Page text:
Citizen panel helps community recover from decades of contamination

By JACK NISSEN
Capital News Service
LANSING — Jane Keon has written hundreds of letters. Letters to the state and federal environmental officials. To her local St. Louis government and to the officials of Velsicol, the chemical company that left the small Gratiot County city after it created one of the nation’s most notorious Superfund sites. Keon is the former president of the community advisory group – commonly called the CAG – that the Environmental Protection Agency (EPA) established to assist the cleanup of the factory site that sits on the Pine River in the middle of St.

Commitment wanted: State seeking more foster parents

By CRYSTAL CHEN
Capital News Service
LANSING – Rachel Kornilakis, who has been a foster parent for several years and adopted three children out of foster care, says being a foster parent creates a sense of helping others and belonging to a community. “It is lovely and fulfilling to see children heal, grow, develop and experience firsts,” she said. “Take a kid to the zoo or for ice cream for the first time and your heart will be forever changed. It’s magical.”
Her foster children have stayed with the family for as short as three months and “as long as forever.”
Kornilakis, who lives in Southeast Michigan, says she doesn’t differentiate between her foster children and her own. “Out of the thousands of families I know, I don’t know any who think otherwise.”
According to a national study by the U.S. Department of Health and Human Services, nearly half of foster parents quit in their first year.

Nationally, teen suicide rate rises as Michigan counties fight trend

Capital News Service
By GLORIA NZEKA
LANSING — Suicide rates among teenagers nationally are at a 40-year high, according to the Centers for Disease Control and Prevention. The federal study shows that the rate of girls 15 to 19 years old dying by suicide between 2007 and 2015 more than doubled, from 2.4 to 5.1 per 100,000. Meanwhile, the rate among boys in the same age range rose from 10.8 to 14.2 per 100,000. Among states with the highest rates of suicide among residents between 15 and 24 in 2016 are Alaska at 45.6, Montana at 29.2 and South Dakota at 27.9, the American Association of Suicidology reported. Michigan’s rate was 14.7 per 100,000.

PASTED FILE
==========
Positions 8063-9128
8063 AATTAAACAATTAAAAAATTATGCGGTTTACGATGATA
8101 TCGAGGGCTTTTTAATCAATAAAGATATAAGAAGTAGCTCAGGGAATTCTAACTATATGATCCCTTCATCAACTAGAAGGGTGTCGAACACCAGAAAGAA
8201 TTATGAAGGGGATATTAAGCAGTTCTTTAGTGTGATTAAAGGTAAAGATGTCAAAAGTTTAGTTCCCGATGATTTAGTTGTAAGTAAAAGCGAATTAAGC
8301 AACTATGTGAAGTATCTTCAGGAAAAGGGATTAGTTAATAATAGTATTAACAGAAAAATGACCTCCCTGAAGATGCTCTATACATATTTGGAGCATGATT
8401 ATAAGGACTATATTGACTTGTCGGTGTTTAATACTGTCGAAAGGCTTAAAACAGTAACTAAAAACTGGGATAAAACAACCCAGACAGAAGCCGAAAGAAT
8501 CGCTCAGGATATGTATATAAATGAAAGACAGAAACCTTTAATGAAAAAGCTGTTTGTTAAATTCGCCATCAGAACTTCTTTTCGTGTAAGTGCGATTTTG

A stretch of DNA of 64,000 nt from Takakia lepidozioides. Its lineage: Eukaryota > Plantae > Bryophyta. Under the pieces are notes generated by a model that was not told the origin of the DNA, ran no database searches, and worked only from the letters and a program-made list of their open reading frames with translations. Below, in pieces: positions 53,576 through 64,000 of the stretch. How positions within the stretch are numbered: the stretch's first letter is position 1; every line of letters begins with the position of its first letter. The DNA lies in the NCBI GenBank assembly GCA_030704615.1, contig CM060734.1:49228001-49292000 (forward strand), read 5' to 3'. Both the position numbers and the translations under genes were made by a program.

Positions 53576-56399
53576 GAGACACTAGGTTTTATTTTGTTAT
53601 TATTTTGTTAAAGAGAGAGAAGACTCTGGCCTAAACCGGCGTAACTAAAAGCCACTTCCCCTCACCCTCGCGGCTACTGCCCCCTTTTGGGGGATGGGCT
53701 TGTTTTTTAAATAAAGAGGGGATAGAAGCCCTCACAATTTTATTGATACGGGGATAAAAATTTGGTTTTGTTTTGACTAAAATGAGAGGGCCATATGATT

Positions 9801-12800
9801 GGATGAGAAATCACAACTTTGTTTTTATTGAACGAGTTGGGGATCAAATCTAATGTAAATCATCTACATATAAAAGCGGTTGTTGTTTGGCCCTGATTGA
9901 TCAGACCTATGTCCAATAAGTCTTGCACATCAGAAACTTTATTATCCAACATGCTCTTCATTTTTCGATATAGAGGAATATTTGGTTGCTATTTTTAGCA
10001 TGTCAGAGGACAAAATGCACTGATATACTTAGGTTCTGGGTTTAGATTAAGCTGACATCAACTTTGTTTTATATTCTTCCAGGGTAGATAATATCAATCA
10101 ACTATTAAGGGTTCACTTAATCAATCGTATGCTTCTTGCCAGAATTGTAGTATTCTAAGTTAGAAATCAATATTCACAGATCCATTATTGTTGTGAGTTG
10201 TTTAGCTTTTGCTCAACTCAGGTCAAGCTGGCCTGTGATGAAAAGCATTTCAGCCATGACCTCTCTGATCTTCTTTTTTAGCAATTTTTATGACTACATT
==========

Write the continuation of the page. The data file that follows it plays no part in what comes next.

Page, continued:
East Lansing offering unique assistance to homeless families

While Greater Lansing provides a variety of resources for individuals dealing with homelessness, East Lansing’s Haven House targets families in need. In 2015, members of families comprised over half of the homeless population in Michigan, according to data from the Homeless Management Information System. In Ingham County, the numbers are similar. Roughly 46 percent of people dealing with homelessness are families and children, according to the Greater Lansing Area 2015 Annual Homeless Report. “Homelessness is an issue throughout the greater Lansing region,” said Amy Schlusler-Schmitt, East Lansing’s community development and engagement manager.

Impression 5 science center provides great interactive learning, but always room to improve, say residents and organization

LANSING — Science has a home in the heart of Ingham County. “What we are trying to achieve is giving a space for children to hone their scientific behavior, a space that they can explore things like critical thinking and collaboration and scientific content” says Erik Larson, executive director at the science and learning center Impression 5. Impression 5 is located in downtown Lansing and provides a unique and informal learning environment for children and their families to get excited about science. Larson says, “Impression 5 was created … to create an interactive learning environment so…